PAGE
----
Commissioner Rob Manfred emphatically said Thursday that there will be rule changes to improve the pace of play before the start of spring training games, whether he receives the union’s approval or not.
Manfred also said that he’s not concerned with the abundance of unsigned free agents, acknowledging that the marketplace is slower than usual, but believe they will be eventually signed.
“There’s a difference between not having a job and having an offer for a job,’’ Manfred said, “and not being prepared to accept that offer. There’s a lot of activity out there in the market. Just based on press reports, it appears that there are offers out there being made. I firmly believe that players who are major-league quality players are going to be signed. …
“Drawing lines in the sand based on the perception that your market value is something different than what the market value is telling you it is. That doesn’t make a lot of sense. It is a fact that markets dictate value.
“Values are not dictated by big three-ring binders and rhetoric of who’s better than who. They’re dictated by markets. That’s the system we negotiated.’’
And when those players are eventually signed, Manfred said, they’ll be greeted by new rule changes, although he stopped short of offering specifics, such as the implementation of a pitch clock.
“There are going to be rule changes,’’ Manfred said, “with respect to pace of place for the 2018 season. We’ll know about those rule changes before we start playing spring training games. One way or the other, those changes are going to be as a result with the MLBPA.
It’s still unknown whether there will be a pitch clock in 2018, but certainly, Manfred suggested, there will be limited mound visits, shorter breaks between innings, and requirements for players to be ready in the batter’s box.
“We have delayed taken any action,’’ Manfred said. “We have made it clear from the very, very beginning is that our preference was to have an agreement with the players, and in fact, we have significantly altered our substantive positions based on input we’ve had from players.
“That’s the bargaining process.’’
Meanwhile, despite having 80 players still unsigned, Manfred dispelled any notion that teams are acting collusively.
“We bargained a market-based system,’’ he said. “Markets operate differently year to year, particular true in our business, with different players, and clubs with different needs. This market has been different in terms of timing, but we believe that players who are major-league players will eventually be signed no matter whatever that timetable turns out to be, and we wish them the best of luck in that regard.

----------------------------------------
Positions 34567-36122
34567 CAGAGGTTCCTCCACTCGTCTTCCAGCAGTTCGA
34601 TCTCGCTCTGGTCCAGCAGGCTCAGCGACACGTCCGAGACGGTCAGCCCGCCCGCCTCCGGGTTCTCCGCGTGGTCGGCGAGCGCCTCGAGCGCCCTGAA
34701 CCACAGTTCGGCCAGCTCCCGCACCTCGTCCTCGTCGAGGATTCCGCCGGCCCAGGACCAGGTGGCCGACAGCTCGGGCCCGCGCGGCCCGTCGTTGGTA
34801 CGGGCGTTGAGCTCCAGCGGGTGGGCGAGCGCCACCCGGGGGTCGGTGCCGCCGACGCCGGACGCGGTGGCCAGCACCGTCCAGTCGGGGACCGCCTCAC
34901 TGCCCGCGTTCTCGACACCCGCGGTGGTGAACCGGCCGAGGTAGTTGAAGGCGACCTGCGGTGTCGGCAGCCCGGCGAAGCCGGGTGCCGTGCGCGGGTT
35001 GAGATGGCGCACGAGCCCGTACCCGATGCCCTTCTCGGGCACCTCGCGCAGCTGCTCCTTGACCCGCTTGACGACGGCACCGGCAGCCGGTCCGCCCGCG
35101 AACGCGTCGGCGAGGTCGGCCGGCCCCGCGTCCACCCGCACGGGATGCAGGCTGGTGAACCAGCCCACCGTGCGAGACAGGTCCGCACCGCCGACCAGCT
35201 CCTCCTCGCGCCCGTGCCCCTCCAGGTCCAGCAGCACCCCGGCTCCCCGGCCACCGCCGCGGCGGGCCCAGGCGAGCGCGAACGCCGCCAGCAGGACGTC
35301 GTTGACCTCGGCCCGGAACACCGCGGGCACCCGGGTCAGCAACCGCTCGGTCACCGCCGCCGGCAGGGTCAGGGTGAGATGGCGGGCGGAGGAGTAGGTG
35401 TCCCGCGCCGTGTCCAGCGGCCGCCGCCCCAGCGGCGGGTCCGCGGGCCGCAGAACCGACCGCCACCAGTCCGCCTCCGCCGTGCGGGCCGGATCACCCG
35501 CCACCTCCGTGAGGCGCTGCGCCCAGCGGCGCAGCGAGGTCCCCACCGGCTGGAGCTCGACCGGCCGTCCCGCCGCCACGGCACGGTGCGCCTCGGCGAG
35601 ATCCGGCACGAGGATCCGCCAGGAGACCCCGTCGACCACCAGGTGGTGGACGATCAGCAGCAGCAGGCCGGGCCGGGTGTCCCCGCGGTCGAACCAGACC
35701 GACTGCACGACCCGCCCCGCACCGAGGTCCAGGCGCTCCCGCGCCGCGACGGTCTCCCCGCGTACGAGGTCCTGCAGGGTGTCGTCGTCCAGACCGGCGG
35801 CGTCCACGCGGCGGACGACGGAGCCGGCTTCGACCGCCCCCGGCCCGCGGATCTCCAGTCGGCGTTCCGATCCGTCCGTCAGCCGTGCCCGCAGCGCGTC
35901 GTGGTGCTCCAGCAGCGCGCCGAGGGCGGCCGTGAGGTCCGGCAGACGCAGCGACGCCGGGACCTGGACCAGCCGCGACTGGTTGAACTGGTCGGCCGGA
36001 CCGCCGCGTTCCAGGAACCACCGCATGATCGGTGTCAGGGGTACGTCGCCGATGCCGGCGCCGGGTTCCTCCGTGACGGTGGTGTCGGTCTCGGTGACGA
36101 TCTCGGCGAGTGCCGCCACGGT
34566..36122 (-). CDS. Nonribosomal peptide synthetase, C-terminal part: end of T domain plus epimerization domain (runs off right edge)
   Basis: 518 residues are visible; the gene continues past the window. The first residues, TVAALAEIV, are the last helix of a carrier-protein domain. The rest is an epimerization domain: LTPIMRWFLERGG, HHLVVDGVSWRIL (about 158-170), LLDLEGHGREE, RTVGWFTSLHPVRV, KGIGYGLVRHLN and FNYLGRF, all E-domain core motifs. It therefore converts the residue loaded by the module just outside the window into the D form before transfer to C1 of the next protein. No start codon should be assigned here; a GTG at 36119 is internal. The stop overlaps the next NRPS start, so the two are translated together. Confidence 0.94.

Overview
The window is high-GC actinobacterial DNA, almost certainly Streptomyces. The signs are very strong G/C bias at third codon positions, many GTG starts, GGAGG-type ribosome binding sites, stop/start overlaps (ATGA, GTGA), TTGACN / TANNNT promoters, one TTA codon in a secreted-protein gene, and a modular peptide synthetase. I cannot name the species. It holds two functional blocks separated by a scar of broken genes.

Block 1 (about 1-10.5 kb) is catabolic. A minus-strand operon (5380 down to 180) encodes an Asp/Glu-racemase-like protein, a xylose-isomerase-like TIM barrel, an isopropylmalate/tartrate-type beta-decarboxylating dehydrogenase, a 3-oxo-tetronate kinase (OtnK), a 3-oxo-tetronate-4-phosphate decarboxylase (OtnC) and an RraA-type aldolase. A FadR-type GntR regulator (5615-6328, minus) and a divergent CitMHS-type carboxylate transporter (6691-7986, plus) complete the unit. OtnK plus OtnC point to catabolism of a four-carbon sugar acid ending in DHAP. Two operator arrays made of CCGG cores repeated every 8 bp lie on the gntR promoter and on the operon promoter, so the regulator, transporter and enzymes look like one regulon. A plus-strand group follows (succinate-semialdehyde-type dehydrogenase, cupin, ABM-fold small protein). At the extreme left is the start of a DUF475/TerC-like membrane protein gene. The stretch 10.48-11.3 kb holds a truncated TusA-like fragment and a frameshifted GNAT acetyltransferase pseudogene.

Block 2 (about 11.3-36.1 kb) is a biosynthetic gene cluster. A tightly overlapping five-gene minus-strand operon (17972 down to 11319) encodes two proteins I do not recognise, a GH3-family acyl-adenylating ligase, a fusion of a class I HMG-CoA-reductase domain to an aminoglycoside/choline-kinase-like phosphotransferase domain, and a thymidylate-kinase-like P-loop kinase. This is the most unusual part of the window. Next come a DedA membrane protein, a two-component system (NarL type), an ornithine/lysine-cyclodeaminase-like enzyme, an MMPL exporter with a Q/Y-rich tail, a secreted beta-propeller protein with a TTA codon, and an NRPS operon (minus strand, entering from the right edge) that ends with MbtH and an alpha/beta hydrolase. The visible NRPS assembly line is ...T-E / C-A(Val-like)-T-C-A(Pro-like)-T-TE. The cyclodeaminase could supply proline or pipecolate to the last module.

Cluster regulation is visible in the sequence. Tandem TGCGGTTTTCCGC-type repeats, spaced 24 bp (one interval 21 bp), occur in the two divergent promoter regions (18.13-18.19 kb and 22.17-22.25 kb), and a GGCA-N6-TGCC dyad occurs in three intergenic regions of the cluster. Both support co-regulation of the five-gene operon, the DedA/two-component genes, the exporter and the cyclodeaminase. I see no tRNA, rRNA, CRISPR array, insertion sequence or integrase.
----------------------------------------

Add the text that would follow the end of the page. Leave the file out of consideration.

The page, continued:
“But I can tell you one thing for certain, the clubs have conducted themselves in a manner that’s completely consistent with the agreement that we made with the MLBPA.’’
While the union and agents are furious that at least one-third of the teams are rebuilding, and don’t want to win, Manfred strongly disagreed, pointing out that 27 teams of the 30 teams have reached the postseason in the last decade.
“I don’t think the current agreement has fundamentally altered the cyclical nature of the business,’’ Manfred said. “I believe all of our teams want to win. That’s why owners own clubs. It’s about winning, and I think our fans understand the timing for individual clubs in a particular year may vary….
“Our business has always been cyclical and when clubs go through the process of developing young players and bring them along as a group or a team, that’s been the tradition in baseball for years and years.’’
Yet, while there’s still more unsigned free agents at this juncture that at any time since 1995, and the pace-of-play negotiations have deteriorated, Manfred says he’s not worried that it will increase hostilities with the union.
“I don’t see anything about those pace of play discussions that should be a labor relations negative over the long haul,’’ Manfred said. “I really don’t. The labor relations is a process where people at certain points of the relationship are going to have disagreements on things. The trick is to get past those disagreements and focus on your long-term interest.
“I would submit to you that our long-term interest is to put together the best entertainment product on the field, and keep the game on the field, no matter what differences we have to work our way through.’’
This article was republished with permission from the original publisher, USA Today. Follow Bob Nightengale on Twitter and Facebook.